Advocates urge U.S. government to create visa system for Hongkongers seeking to escape China’s tightening grip.
On the day that the United Kingdom formally handed Hong Kong back to China, Britain’s Prince Charles made a vow to the people of Hong Kong: “We shall not forget you.” The British government’s recent policies made good on this promise.
Following the enactment of a law in China restricting Hong Kong’s autonomy, British Prime Minister Boris Johnson announced last summer that his government would offer visas to all Hongkongers seeking to escape to the United Kingdom. As of December 2020, the country’s Her Majesty’s Passport Office has issued over 200,000 British National Overseas passports, which will enable recipients to live and work in the country for five years and be eligible for full citizenship thereafter.
On the other side of the Atlantic, calls are now growing for the United States to follow Britain’s lead. Advocates urge the U.S. government to craft a specialized visa option to fast-track the immigration process for Hong Kong residents. Achievable through modifications to existing immigration regulations, such a system would not only elevate the moral standing of the United States, advocates argue, but also serve to benefit the country’s economy given the high levels of education and entrepreneurial spirit of Hongkongers.
The most basic proposal would grant a visa to any Hong Kong resident who is trying to escape political repression by China.
In December, a congressional commission that oversees national security issues related to China–United States relations made just such a recommendation in its annual report to the U.S. Congress. In that report, the commission urged Congress to direct the U.S. Citizenship and Immigration Services to “identify and remove barriers to receiving United States visas for Hong Kong residents attempting to exit Hong Kong for fear of political persecution.”
Other commentators, however, have suggested that the United States should take a more aggressive approach and seek not only to allow, but moreover to attract, immigrants from Hong Kong.
First conceived by researchers at the Economic Innovation Group, place-based visas, also known as “heartland visas,” offer a streamlined path to immigration for skilled immigrants willing to settle in qualifying localities facing demographic decline and shrinking workforces. In exchange for a five-year visa, recipients would be required to maintain residence in a qualifying city or county, after which the visa would convert to permanent residency.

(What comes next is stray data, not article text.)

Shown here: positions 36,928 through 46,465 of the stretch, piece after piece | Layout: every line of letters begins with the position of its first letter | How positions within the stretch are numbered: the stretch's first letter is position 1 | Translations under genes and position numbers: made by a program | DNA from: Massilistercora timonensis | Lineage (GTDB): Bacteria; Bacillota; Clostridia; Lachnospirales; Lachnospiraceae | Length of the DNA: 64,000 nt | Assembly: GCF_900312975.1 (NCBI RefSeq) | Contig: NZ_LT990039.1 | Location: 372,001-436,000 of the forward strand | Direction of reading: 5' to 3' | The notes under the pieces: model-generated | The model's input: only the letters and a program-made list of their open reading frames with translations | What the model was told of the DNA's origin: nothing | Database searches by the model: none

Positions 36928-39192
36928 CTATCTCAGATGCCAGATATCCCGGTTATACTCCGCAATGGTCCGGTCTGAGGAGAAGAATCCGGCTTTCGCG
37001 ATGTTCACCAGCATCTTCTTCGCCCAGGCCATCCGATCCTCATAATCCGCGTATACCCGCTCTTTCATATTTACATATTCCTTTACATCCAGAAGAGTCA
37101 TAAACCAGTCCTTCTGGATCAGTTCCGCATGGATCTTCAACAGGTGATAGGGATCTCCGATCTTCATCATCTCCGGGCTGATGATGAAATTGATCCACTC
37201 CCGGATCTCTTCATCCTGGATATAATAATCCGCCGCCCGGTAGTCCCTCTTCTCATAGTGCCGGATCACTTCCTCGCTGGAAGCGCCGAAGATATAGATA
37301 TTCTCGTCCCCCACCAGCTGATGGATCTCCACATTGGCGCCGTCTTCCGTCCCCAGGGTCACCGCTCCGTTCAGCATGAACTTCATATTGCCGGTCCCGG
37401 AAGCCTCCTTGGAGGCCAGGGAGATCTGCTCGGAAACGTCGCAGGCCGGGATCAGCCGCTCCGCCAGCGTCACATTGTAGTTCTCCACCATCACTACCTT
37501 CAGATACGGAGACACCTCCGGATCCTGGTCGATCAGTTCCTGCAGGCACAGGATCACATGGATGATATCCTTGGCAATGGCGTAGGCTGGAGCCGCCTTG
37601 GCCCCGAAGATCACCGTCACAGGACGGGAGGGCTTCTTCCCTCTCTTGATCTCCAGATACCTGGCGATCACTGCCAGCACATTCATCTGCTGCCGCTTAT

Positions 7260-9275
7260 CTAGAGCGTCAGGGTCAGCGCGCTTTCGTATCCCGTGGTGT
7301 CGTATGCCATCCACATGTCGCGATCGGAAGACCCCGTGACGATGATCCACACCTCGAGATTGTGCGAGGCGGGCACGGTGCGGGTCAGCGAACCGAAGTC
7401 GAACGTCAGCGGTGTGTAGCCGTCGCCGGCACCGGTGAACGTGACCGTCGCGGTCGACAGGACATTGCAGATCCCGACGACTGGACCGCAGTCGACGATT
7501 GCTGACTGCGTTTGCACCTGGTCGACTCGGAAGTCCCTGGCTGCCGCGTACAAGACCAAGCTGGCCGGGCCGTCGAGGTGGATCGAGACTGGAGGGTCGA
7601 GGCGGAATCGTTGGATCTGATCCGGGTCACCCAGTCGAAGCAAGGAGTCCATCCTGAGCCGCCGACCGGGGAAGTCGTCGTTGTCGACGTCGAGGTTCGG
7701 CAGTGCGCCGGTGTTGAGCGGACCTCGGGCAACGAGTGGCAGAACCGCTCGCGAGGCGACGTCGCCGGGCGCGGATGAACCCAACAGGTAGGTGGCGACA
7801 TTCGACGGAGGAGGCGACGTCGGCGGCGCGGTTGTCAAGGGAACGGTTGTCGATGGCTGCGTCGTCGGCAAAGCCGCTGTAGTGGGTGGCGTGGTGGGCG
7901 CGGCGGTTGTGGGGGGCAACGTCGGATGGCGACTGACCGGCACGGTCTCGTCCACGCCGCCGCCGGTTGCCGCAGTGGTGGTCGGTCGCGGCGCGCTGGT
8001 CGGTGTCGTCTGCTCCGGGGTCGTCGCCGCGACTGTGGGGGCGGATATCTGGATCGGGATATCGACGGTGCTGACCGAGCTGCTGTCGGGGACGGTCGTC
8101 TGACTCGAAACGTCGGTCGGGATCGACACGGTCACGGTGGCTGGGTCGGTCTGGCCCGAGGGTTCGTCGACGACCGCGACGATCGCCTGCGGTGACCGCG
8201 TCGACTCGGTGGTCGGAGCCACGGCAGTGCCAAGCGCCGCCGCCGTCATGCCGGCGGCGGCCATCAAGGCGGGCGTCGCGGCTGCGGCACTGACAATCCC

One of the key campaign proposals of then-presidential candidate and now U.S. Department of Transportation Secretary Pete Buttigieg, place-based visas would bring new, skilled labor to areas of the country such as Buttigieg’s own South Bend, Indiana, which has been contending with a dwindling workforce for years.
The strength of place-based visas in the context of Hong Kong, as Yglesias points out, is that the average Hongkonger would come equipped with high levels of education and a strong penchant for entrepreneurship. An influx of skilled immigrants would provide an especially needed stimulus in parts of the United States where economic activity has steadily declined, Yglesias argues.
The editorial board of The Wall Street Journal advocated this option shortly after China enacted its national security law in the summer. In its op-ed, the Journal’s board noted that granting green cards to Hong Kong residents would simultaneously bolster the labor force of the United States and deal a blow to China if thousands of Hongkongers fled the city in repudiation of the mainland.
The evidence that this latter scenario might play out in reality has only grown since the United Kingdom started issuing passports to Hong Kong residents in bulk. Facing the prospect of a mass exodus from the city, China has exhorted the United Kingdom to walk back its proposed policy of offering Hongkongers a path to citizenship, claiming that it interferes with China’s domestic affairs.
That the United Kingdom’s visa policy would have such an unnerving effect on China’s Foreign Ministry is proof to advocates such as Yglesias and the board of The Wall Street Journal that the United States should follow suit.